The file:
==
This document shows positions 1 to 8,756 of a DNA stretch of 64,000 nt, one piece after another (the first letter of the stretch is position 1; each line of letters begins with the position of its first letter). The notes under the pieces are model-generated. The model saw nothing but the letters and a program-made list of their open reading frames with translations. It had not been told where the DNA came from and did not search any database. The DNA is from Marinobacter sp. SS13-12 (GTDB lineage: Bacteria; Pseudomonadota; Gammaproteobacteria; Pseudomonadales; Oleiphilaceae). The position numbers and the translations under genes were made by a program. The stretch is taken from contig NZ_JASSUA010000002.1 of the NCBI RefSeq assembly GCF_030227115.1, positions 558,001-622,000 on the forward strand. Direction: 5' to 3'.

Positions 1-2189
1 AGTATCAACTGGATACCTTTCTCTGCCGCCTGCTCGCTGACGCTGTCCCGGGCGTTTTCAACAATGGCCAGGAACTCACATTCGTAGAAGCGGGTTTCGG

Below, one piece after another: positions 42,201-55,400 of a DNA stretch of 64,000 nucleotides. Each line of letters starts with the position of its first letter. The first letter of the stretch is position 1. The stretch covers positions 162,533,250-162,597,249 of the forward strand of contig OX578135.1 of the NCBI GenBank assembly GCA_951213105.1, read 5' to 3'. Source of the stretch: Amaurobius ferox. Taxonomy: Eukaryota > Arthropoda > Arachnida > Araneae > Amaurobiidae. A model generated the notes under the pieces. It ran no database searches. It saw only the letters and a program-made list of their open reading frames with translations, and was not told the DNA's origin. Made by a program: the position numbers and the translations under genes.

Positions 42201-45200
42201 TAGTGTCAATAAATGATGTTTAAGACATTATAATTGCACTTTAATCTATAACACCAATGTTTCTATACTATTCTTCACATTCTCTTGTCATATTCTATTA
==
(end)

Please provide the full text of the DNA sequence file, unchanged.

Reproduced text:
This document shows positions 1 to 8,756 of a DNA stretch of 64,000 nt, one piece after another (the first letter of the stretch is position 1; each line of letters begins with the position of its first letter). The notes under the pieces are model-generated. The model saw nothing but the letters and a program-made list of their open reading frames with translations. It had not been told where the DNA came from and did not search any database. The DNA is from Marinobacter sp. SS13-12 (GTDB lineage: Bacteria; Pseudomonadota; Gammaproteobacteria; Pseudomonadales; Oleiphilaceae). The position numbers and the translations under genes were made by a program. The stretch is taken from contig NZ_JASSUA010000002.1 of the NCBI RefSeq assembly GCF_030227115.1, positions 558,001-622,000 on the forward strand. Direction: 5' to 3'.

Positions 1-2189
1 AGTATCAACTGGATACCTTTCTCTGCCGCCTGCTCGCTGACGCTGTCCCGGGCGTTTTCAACAATGGCCAGGAACTCACATTCGTAGAAGCGGGTTTCGG

Below, one piece after another: positions 42,201-55,400 of a DNA stretch of 64,000 nucleotides. Each line of letters starts with the position of its first letter. The first letter of the stretch is position 1. The stretch covers positions 162,533,250-162,597,249 of the forward strand of contig OX578135.1 of the NCBI GenBank assembly GCA_951213105.1, read 5' to 3'. Source of the stretch: Amaurobius ferox. Taxonomy: Eukaryota > Arthropoda > Arachnida > Araneae > Amaurobiidae. A model generated the notes under the pieces. It ran no database searches. It saw only the letters and a program-made list of their open reading frames with translations, and was not told the DNA's origin. Made by a program: the position numbers and the translations under genes.

Positions 42201-45200
42201 TAGTGTCAATAAATGATGTTTAAGACATTATAATTGCACTTTAATCTATAACACCAATGTTTCTATACTATTCTTCACATTCTCTTGTCATATTCTATTA